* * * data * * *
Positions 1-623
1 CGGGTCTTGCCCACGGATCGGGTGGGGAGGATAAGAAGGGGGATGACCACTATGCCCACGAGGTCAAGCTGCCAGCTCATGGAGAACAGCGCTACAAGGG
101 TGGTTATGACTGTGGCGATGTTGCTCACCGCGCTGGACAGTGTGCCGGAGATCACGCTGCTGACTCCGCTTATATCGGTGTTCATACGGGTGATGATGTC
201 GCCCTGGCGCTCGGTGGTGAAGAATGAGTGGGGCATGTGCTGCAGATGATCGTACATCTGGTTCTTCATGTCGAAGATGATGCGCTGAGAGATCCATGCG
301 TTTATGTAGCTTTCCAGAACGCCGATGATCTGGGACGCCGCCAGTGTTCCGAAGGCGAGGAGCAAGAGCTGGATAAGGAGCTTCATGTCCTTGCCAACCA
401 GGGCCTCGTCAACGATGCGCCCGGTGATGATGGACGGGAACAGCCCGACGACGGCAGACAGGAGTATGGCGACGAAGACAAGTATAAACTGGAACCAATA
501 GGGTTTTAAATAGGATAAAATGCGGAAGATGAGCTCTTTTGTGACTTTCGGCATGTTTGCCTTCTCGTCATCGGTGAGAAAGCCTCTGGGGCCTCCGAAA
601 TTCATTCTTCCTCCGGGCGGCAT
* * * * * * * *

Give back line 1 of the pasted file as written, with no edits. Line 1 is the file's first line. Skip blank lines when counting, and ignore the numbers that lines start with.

Positions 1-623